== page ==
The levels and effects of traffic noise: a study in Mumbai, India



The Hindustan Times, Mumbai, recently reported on a study by the Indian Institute of Technology – Bombay (IIT-B) which found that commuters in the city are subjected to noise levels of more than 90 decibels (dB).

The main reason for the high levels of noise is indiscriminate use of vehicle horns. According to the article, a 25-km journey at peak times exposes the commuter to noise levels equivalent to those made by a food processor kept on for around two hours continuously.

According to Indian law, recommended noise levels during the day for a vehicle are 75 dB in industrial areas, 65 dB in commercial areas, 55 dB in residential areas, and 50 dB in silence zones. Routinely measured levels for commuters and drivers are well above this threshold, based on the study results.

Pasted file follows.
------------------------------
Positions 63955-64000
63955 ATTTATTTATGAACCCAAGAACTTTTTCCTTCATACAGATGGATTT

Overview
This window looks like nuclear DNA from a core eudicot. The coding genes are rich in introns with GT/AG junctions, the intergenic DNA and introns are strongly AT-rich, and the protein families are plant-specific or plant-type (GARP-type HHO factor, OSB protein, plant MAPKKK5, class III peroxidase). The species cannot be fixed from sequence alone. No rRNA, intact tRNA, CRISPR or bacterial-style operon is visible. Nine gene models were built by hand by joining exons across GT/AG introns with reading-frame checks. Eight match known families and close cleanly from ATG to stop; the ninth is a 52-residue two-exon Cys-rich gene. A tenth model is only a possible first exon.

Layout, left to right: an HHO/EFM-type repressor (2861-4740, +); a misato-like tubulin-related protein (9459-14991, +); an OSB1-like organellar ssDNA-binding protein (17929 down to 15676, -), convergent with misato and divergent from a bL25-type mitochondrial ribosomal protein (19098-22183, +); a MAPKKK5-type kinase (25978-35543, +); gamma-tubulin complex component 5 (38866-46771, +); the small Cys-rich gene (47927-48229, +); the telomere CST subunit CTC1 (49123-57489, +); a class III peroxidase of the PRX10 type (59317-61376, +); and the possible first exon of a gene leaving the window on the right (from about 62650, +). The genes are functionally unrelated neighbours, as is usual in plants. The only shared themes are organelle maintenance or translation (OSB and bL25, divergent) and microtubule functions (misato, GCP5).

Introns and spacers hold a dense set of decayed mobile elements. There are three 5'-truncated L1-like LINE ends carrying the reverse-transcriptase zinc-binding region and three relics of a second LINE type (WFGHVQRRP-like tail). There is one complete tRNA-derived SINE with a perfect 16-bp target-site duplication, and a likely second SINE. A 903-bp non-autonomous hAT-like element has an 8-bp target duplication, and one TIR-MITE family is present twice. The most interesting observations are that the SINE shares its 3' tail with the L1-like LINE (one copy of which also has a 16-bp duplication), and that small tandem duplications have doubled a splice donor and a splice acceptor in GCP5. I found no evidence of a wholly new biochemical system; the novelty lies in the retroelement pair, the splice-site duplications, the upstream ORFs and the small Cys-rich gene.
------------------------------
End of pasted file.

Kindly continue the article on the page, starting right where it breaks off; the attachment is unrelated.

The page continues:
“Commuting is a daily activity in Mumbai, higher than any other city in the country, as a result of which commuters are bound to be exposed to excessive noise during travel,” says Nagendra R Velaga, Assistant Professor at the Civil Engineering Department of the Institute. “Drivers honk for a significant part of their trip owing to the lack of a proper traffic system, inadequate law enforcement, and driver indiscipline, coupled with high traffic congestion.”

To conduct the study, the researchers chose six routes in the city and noise data were collected inside buses, cars, and autos during day-time peak travel hours. Driving a total of 112 km, the team made 22 trips in different types of vehicles equipped with GPS devices and noise-level meters. The research team also took into account noise levels related to interactions between the road surface and tyres.

The Hindustan Times